hislam

May be it's too late to join this thread but I couldn't resist expressing my gratitude and a little bit surprise with the friends from India concerned with what's happening in Egypt and entirely No Egyptians are on.

By Nic• 9 years 4 weeks ago.
Nic

Is religion, particularly Islam, compatible with democracy? We just need to look at any country in the MENA region to get the answer to this question.

In every situation where one is close to the other, it results in oppression!

Their segregation and a complete removal of religion from politics is an essential precondition for the establishment of true democracy.

By sajmarhab• 9 years 4 weeks ago.
Rating: 3/5
sajmarhab

your concern is only 'business', for egyptians it is their life, past 30 years this dictator is ruining the eqyptian people, by complete force, and the entire west and some arabs given full support also. he has to step down, and I couldnt get what you ment for this power shift to Extremist, who is extremist you tell us please.

Mubarak is the real puppet for the US, west and Israel. and he should step down, and Egyptian people should rule the country, not any more Mubaraks (and everybody know, especially the egyptian people who is this Beradi, US wants if Mubrak is moving then the second puppet El beradi should come to regime... dear the world is changing. cop with it rather than....@#@

By anonymous• 9 years 4 weeks ago.
Rating: 4/5
anonymous

China, Egypt, Syria, Yemen, Iran, North Korea and a few others .. its high time for the people of this countries to follow the people of Tunisia and to send the despots into exile with their ill gotten gains to a far away place so that your people can leave in peace, freedom and dignity but dont make the mistake of getting out of one fire and then jumping into another worse one.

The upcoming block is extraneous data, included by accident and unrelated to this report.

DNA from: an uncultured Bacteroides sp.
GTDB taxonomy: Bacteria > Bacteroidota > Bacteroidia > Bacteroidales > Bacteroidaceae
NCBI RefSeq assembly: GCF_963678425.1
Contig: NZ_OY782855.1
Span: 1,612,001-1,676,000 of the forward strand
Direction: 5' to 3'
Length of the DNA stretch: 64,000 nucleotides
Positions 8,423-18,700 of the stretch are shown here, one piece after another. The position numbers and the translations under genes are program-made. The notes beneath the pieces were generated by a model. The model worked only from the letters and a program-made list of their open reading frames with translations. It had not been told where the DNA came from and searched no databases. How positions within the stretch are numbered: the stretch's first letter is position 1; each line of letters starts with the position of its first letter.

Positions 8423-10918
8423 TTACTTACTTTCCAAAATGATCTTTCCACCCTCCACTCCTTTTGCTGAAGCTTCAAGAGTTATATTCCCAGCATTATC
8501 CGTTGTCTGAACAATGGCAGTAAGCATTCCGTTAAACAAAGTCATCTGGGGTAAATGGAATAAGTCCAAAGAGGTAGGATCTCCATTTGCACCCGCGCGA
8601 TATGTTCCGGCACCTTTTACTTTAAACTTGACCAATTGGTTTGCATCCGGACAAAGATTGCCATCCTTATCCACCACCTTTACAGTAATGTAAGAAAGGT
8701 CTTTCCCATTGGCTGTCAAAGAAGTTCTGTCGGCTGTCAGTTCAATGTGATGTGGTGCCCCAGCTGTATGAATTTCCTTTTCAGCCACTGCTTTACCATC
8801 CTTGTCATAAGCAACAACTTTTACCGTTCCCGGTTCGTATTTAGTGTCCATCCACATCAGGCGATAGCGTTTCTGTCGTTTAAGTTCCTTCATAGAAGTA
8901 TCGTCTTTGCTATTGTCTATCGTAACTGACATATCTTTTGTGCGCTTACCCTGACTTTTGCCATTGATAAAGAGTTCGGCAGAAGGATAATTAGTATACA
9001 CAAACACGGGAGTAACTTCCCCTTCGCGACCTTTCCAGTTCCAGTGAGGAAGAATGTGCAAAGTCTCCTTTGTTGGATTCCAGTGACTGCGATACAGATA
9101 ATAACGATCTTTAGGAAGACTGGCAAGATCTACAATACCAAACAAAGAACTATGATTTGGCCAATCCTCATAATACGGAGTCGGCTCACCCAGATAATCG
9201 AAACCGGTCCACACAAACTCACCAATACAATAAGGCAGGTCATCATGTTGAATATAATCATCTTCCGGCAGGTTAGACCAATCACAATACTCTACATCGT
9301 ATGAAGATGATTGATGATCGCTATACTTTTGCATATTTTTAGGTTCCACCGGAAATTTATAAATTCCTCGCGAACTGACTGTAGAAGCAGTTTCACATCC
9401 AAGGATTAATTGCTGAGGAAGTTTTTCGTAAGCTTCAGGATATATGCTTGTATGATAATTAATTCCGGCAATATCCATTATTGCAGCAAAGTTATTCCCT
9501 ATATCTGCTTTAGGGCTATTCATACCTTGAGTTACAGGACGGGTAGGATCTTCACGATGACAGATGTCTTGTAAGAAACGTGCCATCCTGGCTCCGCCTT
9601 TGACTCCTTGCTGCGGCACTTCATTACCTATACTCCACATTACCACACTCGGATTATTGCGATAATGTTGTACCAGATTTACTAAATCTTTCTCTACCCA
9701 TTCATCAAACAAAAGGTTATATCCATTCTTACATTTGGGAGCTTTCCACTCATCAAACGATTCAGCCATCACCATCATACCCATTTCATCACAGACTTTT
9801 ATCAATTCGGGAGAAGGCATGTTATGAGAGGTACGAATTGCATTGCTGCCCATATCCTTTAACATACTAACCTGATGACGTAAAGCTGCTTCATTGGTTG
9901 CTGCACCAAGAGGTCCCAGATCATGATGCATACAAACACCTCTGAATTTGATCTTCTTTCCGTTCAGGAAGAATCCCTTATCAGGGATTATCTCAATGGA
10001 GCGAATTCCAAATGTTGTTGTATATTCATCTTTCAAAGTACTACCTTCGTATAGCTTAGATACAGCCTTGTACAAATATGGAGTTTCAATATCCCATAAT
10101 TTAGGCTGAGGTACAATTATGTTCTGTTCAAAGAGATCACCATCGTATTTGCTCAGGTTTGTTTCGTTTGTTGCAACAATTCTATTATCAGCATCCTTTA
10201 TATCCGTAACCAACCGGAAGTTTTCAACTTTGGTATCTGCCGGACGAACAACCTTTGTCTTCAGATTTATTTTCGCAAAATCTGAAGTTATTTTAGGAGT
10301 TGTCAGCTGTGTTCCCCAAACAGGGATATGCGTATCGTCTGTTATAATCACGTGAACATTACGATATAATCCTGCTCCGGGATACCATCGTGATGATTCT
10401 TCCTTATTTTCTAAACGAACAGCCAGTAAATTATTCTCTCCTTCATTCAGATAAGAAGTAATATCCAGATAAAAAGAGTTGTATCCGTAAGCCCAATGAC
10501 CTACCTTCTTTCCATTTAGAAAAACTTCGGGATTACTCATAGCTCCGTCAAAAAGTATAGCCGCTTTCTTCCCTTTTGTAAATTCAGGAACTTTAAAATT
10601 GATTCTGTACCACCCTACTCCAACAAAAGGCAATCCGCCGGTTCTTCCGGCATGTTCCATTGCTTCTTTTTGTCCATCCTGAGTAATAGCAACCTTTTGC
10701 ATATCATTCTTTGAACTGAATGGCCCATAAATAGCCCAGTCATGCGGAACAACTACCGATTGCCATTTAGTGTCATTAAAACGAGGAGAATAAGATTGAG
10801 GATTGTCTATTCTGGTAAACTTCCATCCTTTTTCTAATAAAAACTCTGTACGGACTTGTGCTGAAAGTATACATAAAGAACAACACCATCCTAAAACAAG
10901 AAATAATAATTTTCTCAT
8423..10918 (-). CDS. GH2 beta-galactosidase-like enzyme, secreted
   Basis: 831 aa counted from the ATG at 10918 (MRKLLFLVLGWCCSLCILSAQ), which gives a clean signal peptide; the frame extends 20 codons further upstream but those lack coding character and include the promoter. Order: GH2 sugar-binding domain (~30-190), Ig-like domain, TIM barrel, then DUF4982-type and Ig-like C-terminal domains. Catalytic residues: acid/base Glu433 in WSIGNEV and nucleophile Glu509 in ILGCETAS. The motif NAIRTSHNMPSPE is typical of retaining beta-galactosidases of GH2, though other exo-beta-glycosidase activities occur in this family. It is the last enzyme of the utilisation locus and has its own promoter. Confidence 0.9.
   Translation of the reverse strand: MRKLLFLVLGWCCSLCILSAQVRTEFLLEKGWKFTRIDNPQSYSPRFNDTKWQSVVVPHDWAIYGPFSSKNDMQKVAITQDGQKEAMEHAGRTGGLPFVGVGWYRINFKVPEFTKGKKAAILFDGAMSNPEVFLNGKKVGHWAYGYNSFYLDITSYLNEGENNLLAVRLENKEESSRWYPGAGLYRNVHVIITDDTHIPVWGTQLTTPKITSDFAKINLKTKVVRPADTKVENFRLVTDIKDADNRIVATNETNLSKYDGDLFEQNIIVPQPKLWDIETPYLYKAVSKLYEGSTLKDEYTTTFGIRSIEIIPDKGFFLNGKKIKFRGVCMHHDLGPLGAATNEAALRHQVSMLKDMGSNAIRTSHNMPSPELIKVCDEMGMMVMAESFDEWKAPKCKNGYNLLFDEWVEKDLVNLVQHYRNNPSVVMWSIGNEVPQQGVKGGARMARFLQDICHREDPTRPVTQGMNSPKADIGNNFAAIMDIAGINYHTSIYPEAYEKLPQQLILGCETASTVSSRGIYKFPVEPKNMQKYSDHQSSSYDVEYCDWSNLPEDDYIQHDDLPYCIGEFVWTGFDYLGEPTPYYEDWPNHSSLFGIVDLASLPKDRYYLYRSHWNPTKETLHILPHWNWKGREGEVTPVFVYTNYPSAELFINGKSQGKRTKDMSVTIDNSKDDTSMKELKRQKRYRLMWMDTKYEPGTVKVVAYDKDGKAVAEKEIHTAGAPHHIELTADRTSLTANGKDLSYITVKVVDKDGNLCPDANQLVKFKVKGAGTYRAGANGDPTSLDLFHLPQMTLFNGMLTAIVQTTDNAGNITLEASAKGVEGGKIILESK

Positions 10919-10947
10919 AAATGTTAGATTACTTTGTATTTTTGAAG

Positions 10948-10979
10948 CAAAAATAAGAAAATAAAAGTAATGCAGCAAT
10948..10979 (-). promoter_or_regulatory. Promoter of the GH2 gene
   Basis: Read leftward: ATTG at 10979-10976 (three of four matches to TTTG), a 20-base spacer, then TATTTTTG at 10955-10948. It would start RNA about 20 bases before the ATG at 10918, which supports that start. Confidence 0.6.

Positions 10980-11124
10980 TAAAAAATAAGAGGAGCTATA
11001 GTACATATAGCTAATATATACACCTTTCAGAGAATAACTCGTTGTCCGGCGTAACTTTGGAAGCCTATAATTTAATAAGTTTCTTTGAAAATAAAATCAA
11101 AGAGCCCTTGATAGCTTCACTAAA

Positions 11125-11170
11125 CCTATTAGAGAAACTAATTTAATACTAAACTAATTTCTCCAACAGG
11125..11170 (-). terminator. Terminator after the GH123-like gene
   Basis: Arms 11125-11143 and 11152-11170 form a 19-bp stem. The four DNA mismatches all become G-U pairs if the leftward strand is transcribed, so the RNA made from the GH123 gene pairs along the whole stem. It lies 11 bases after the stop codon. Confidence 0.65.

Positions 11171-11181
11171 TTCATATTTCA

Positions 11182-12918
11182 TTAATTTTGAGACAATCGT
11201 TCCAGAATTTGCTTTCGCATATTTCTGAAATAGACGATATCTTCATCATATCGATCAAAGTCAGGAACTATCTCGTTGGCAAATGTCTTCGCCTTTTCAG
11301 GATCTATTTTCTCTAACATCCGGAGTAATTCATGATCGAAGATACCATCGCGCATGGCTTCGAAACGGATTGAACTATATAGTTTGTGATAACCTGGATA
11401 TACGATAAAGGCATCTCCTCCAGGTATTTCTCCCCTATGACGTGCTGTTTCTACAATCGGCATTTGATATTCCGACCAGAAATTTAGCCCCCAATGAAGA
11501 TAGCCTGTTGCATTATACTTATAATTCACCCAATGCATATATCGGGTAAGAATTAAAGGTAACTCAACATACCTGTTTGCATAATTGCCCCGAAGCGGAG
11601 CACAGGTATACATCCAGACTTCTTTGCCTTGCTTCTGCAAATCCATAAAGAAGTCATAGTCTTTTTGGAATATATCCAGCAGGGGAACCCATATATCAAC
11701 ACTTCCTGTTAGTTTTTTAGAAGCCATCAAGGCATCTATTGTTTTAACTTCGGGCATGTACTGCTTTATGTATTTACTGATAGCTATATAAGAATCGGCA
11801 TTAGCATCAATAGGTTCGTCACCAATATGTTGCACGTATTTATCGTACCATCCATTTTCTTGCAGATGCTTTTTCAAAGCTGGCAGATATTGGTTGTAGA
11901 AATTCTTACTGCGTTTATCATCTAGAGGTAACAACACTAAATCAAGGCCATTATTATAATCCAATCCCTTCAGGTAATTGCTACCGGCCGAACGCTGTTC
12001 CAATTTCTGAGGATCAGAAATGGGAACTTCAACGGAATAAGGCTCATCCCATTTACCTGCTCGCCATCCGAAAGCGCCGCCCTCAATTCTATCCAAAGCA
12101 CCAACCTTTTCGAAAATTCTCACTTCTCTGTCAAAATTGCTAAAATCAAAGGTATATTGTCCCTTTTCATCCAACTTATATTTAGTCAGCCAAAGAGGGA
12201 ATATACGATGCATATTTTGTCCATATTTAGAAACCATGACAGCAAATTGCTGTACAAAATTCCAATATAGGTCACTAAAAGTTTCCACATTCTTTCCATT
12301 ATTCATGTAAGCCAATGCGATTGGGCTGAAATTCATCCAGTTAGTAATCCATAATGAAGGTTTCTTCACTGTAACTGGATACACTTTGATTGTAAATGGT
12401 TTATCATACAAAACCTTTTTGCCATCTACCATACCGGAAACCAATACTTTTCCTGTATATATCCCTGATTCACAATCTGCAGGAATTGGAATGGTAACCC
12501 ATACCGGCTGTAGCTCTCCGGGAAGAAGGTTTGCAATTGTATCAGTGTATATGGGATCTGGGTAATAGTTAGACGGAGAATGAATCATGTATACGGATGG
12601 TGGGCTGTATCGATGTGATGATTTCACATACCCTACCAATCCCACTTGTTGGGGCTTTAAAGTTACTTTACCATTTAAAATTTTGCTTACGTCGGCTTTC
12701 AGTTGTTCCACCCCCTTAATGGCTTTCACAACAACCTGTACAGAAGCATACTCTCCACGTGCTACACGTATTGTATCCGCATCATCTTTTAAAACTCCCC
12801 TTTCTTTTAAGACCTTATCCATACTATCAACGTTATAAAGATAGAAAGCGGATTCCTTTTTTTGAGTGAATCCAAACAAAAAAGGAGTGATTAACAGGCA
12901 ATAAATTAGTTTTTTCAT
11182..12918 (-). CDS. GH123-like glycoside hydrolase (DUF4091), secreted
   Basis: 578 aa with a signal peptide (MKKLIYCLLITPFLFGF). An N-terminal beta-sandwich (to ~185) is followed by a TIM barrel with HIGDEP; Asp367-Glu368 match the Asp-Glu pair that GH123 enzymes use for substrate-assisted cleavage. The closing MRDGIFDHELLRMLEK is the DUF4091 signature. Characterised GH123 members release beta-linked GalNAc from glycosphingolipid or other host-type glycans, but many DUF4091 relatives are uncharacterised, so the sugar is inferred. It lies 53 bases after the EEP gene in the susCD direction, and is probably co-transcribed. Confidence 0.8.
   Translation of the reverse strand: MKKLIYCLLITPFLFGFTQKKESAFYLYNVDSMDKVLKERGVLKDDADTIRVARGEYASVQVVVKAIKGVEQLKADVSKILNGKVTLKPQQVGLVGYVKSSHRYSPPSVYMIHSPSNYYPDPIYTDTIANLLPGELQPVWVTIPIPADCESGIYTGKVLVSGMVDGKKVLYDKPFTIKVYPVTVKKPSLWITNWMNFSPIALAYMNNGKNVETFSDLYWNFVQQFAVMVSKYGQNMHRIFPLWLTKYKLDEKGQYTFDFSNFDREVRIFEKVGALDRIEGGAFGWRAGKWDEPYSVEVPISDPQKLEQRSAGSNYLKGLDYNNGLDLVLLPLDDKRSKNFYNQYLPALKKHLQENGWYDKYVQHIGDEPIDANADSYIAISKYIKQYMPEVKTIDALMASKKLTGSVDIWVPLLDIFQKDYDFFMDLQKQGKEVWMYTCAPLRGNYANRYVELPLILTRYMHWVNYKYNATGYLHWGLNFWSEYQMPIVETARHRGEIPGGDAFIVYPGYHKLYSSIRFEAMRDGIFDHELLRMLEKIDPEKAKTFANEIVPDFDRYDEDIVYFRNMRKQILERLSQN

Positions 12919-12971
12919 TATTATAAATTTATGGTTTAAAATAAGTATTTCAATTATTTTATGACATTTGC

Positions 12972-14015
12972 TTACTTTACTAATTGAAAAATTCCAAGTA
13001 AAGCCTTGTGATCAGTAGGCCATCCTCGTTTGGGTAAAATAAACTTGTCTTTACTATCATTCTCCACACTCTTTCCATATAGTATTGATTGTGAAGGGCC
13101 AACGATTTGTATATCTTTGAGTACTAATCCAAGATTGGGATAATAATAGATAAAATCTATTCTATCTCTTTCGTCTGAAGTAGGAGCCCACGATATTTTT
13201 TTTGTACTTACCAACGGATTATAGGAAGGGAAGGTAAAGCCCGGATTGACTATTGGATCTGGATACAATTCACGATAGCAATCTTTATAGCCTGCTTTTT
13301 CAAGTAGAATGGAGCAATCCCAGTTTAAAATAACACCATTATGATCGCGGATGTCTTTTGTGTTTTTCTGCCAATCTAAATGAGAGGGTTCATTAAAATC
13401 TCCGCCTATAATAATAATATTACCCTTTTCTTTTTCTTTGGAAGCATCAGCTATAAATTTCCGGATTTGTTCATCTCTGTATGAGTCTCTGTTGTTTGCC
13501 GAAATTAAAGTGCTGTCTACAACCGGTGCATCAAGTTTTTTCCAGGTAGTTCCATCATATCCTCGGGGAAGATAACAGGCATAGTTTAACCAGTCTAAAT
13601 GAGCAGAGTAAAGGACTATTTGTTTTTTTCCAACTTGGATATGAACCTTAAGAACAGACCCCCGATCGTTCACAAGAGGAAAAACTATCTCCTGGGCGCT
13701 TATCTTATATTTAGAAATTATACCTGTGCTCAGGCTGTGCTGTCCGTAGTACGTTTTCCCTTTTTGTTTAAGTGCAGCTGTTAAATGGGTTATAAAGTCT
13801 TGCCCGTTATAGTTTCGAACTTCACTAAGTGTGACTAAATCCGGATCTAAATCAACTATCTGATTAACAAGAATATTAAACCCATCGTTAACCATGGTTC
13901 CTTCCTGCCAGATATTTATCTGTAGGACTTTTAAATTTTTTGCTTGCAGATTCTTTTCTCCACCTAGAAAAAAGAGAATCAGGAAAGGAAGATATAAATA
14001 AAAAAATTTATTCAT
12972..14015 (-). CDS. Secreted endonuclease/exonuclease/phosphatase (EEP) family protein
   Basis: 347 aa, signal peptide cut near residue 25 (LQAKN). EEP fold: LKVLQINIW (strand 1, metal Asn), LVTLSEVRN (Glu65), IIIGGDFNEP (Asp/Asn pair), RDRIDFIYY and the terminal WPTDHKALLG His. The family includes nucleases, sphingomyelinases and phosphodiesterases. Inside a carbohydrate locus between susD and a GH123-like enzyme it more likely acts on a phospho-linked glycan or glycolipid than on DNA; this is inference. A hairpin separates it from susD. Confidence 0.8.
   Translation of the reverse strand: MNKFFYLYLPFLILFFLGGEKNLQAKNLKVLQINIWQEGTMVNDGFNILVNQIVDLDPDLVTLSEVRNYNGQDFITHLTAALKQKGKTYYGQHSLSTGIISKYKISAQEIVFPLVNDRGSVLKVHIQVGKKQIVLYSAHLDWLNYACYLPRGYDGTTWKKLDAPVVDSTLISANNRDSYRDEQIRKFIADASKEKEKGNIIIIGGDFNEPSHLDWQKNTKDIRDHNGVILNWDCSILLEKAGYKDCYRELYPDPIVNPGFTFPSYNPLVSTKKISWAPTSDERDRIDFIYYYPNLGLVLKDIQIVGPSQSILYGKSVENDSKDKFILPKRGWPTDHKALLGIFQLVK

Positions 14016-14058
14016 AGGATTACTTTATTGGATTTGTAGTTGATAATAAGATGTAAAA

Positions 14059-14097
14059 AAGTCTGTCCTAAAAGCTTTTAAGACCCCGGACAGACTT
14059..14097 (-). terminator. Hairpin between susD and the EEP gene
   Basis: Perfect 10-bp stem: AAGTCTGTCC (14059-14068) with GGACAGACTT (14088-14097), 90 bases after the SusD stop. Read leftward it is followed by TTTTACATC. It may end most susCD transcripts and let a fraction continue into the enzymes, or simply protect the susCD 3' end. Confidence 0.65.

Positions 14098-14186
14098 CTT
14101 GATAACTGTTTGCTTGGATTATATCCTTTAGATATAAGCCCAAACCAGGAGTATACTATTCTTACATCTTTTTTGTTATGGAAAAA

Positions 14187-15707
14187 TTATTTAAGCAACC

By Intelligent• 9 years 4 weeks ago.
Intelligent

I hope what ever is going on ends well. My prayers are with Egyptian brothers and sisters.

By somwerNdmiddle• 9 years 4 weeks ago.
somwerNdmiddle

the only one seeing al jazeera bias is Hosni Mubarak because it was and still is showing the world the unrest happening in Egypt right now. so how can al jazeera be biased? it's just doing what it's supposed to do.

By painther• 9 years 4 weeks ago.
painther

what was that?

ain't they (Egypt & Qatar) in good terms?? curious !!!

By s_isale• 9 years 4 weeks ago.
s_isale

Its time they give back what they got from Egyptian govt earlier.

By painther• 9 years 4 weeks ago.
Rating: 2/5
painther

s_isale, i'm not expert, but i can clearly see biasness in al jazeera's picks & drops of "suitable" news.

eventually that's the case with other news agencies too

By s_isale• 9 years 4 weeks ago.
s_isale

Al Jazeera has been blamed for not covering the protest earlier and now it is blamed for showing too much coverage.

By painther• 9 years 4 weeks ago.
painther

Ideally I’d wish to know point of view of real people (Egyptian) on the subject before the attack of Junkie Virus (petty commenters) of QL on this thread.